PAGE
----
Old Rag Mt.

Old Rag is situated in the Blue Ridge Mountain Range in Shenandoah National Park, Virginia.  At 3,291 feet, she protrudes over a valley of billion year old rock formations.  The hike up the Blue Ridge Trail (BRT) provides stunning views, challenging rock scrambles, and an opportunity to explore some of the most beautiful terrain in the country.

It’s a little more than a 2 hour drive to the base NPS parking lot from Columbia and it’s notorious for filling up quickly… With a STUNNING forecast and the Memorial Day holiday weekend, we left around 5am to get there asap.

After nearly a mile walk from the parking lot, we reached the BRT trailhead and set out on our adventure!  The first almost 2 miles were filled with dense trees, rocky trails but very well maintained and not too technical.  Enough that you did need to keep an eye on where you were stepping… The average person would probably find this challenging – but to give you a “fitness background” on myself and the ladies I was hiking with, we each maintain pretty active lifestyles including recent training for half marathons, full marathons and weekly running or trail running.  This base-fitness level made the hike a lot more enjoyable and less strenuous (in my opinion!).

We reached our first false summit, and the views did not disappoint!

This slideshow requires JavaScript.

Following that, we made our way through a series of rock scrambles.  I can’t express how grateful I am that I lift weights like and man, and have been regularly challenging myself with Power Train classes twice a week… I honestly felt like I could have breezed right through this section!  It was so much fun squeezing through, climbing up AND down rocks, and scrambling around these ridges…This is probably the most technical part of the trail and the reason inexperienced people are warned about the “strenuousness” of the hike.  Again, I can’t compliment the fitness level of the women I was hiking with enough, as we made it through with relative ease and it made it more enjoyable as well.

This slideshow requires JavaScript.

We stopped for lunch after the rock scrambles and then continued on our way – stopping for a few pictures throughout the hike.  Hey, if you can’t laugh, smile and enjoy the journey…it’s not worth it!

After a little more than 3 hours, we reached the peak and explored the near 360-degree view of the Blue Ridge Mountain Range…


The National Park Service website states of this point in our hike: “From the summit, you can look across much of the nearly 200,000 protected acres of Shenandoah National Park, a portion of which is federally designated wilderness. Take time to appreciate this relatively unspoiled example of forest and mountain.” (NPS)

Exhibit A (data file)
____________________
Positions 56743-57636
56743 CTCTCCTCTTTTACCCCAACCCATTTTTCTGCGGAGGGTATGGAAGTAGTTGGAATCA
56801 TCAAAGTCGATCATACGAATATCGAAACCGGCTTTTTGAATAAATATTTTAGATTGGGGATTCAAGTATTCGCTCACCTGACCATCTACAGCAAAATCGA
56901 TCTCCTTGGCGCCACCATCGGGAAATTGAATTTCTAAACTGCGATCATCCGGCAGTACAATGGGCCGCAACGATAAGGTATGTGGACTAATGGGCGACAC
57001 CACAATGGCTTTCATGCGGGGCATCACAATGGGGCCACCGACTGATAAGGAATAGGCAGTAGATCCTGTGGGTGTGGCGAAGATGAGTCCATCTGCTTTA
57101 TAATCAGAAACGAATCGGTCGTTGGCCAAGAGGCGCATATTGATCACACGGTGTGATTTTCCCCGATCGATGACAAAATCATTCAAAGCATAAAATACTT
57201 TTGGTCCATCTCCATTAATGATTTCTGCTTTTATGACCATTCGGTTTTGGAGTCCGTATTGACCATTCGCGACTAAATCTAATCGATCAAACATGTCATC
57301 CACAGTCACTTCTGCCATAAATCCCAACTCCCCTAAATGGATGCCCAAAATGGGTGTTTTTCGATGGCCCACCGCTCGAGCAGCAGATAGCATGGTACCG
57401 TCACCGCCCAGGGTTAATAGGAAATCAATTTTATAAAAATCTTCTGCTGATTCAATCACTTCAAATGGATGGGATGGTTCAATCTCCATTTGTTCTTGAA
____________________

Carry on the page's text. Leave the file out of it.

The hike down Saddle Trail was far less strenuous and far fewer people, but equally enjoyable.  Round trip, we took around 5.5 hours and that includes various photo ops, and a pit-stop for lunch.  I would hesitate to say that is an average round-trip time frame… NPS suggests planning on 7-8 hours.

This slideshow requires JavaScript.


When reading about Old Rag hiking afterward, I found a lot of comments regarding the preparedness of hikers that come to tackle this trail.  Again, the five of us are in pretty fit-condition and run or train several times per week.  We all carried hydration packs and food…I also included eye drops, sunscreen, ibuprofen, benadryl, electrolyte tabs and compostable baby wipes, most of which we never needed.  I can definitely see how unpreparedness leads to dangerous situations on this hike.

We all made it up, and back down with sweat-soaked, sun-drenched smiles on our faces and plans to check out other amazing adventures throughout the rest of summer as well!

Next on my wish list?  Hawksbill loop, which boasts Shenandoah’s (and Virginia’s) highest peak!

Thanks for reading, and stay tuned for the next adventures coming up: the Baltimore 10-miler next weekend, Grandma’s Marathon in Duluth Minnesota on June 18th, and then tackling the 4-state challenge on the Appalachian Trail with my hubby over the 4th of July weekend! Never.Stop.Adventuring!

Leave a Reply

Fill in your details below or click an icon to log in:

WordPress.com Logo

You are commenting using your WordPress.com account. Log Out /  Change )

Twitter picture

You are commenting using your Twitter account. Log Out /  Change )

Facebook photo

You are commenting using your Facebook account. Log Out /  Change )

Connecting to %s

This site uses Akismet to reduce spam. Learn how your comment data is processed.